Cancer patient forgoing chemo during COVID-19 pandemic

BOSTON — Some cancer patients who are seriously ill are foregoing treatment because of the coronavirus outbreak.

One of them is Braintree’s Jodi Killeffer. In 2015, Killeffer, the wife of a Braintree police detective, was pregnant with her first child, Cora, and receiving chemotherapy for breast cancer.

We then checked back in with her this past October after the birth of her son, Calvin. Sadly, when Jodi got pregnant with him, the breast cancer returned.

Now, Killeffer is forgoing chemo because of the coronavirus outbreak. She and her doctors made what could be a life or death decision by delaying chemo until at least June.

“I was supposed to go into Dana-Farber in the beginning of April for an IV chemo and I was also going to start an oral chemo pill. But the oral chemo drops my white blood cell count and this is no time to have a low white blood cell count,” she said. And going into the hospital to receive chemo was also determined to be too risky for Jodi when her doctors weighed the risks and benefits.

Dr. Steven Isakoff, the associate director for clinical research at Massachusetts General Hospital, helped develop national guidelines for managing breast cancer care during the pandemic. He says the chemo infusion room at MGH is running — almost at full capacity — but he says they’re limiting surgeries to patients with severe complications and life-threatening conditions.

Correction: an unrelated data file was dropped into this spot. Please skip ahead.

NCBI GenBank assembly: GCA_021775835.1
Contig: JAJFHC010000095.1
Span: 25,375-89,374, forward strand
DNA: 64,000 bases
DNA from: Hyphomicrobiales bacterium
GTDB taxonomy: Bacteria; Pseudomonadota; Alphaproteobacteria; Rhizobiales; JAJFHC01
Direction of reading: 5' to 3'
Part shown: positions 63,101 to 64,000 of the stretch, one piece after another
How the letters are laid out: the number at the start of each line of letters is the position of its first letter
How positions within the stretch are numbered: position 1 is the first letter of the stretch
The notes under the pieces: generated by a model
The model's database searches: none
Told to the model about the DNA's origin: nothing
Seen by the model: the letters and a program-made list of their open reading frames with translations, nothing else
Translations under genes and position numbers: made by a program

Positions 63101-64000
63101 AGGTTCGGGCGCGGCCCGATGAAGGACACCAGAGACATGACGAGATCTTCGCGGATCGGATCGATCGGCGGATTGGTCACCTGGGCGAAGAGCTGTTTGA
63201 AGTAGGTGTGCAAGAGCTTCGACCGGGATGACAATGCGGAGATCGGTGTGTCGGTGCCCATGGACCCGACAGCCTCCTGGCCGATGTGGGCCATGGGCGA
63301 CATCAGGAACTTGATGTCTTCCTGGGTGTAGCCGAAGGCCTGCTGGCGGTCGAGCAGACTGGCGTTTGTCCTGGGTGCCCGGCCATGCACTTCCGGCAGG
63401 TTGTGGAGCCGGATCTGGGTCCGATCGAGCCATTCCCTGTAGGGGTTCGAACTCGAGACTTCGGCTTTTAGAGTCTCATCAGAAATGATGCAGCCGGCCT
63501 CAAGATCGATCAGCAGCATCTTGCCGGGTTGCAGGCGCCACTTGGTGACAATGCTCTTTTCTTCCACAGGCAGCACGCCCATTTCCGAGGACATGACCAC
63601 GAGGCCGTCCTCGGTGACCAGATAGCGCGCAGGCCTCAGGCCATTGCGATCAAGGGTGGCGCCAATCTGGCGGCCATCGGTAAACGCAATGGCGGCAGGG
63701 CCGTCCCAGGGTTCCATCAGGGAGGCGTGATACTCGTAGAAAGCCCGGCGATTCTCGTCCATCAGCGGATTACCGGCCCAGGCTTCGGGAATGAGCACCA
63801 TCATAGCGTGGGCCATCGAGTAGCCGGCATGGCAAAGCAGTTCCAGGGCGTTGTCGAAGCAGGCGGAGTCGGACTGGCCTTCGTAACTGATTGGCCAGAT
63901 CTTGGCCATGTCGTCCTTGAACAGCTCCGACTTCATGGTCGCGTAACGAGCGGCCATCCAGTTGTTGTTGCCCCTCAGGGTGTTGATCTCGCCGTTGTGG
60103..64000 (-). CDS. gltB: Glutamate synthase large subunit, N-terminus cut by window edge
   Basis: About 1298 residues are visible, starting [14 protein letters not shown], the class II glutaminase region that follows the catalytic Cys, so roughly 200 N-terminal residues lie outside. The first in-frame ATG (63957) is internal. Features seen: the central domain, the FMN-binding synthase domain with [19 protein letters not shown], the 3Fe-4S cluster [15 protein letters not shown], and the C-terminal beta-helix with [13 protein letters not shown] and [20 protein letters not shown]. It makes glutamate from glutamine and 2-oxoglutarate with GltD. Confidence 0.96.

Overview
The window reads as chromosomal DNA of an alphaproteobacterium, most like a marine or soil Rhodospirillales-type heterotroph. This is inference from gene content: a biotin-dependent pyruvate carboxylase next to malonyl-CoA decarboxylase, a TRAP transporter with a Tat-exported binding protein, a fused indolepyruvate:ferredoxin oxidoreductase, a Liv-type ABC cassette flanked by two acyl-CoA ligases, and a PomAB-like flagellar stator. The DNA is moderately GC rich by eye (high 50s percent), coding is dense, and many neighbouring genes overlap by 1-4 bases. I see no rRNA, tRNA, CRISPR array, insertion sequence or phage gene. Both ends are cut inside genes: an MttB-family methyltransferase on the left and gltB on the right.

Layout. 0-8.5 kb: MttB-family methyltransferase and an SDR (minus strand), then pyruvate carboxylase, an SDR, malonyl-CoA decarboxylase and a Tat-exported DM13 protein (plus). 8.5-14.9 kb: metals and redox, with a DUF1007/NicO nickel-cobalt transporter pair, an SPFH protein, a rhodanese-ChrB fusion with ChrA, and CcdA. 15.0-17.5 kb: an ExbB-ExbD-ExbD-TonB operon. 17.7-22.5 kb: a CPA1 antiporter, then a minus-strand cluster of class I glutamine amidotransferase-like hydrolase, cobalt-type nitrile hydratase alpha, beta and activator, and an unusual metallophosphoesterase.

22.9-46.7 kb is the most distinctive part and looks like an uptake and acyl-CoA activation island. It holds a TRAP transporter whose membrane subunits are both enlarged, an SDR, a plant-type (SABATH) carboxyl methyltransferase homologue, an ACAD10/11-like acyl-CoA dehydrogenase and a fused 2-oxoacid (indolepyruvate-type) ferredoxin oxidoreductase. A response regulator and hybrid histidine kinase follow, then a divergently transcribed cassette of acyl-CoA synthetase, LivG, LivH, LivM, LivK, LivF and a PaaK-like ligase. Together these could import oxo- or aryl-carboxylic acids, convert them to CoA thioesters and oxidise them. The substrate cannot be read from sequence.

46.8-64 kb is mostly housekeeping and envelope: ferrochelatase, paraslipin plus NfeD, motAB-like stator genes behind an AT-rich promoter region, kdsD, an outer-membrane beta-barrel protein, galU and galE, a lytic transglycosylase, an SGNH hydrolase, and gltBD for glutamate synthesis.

“We have pretty high-quality data actually that managing patients prior to surgery with other medical approaches actually doesn’t compromise long-term outcomes,” said Isakoff.

And while MGH has limited all kinds of non-COVID-19 treatments and procedures, Isakoff also doesn’t want people to think hospitals can’t see people who need urgent care.

“What we want to make sure people know is if you’re having chest pain, if you’re having other symptoms of something that’s serious, please call or come,” urged Dr. Isakoff.

As for Killeffer, she is self-isolating and praying she made the right choice. “If my cancer spreads or it comes back I am going to think in the back of my head like ‘was it because I missed this?’"

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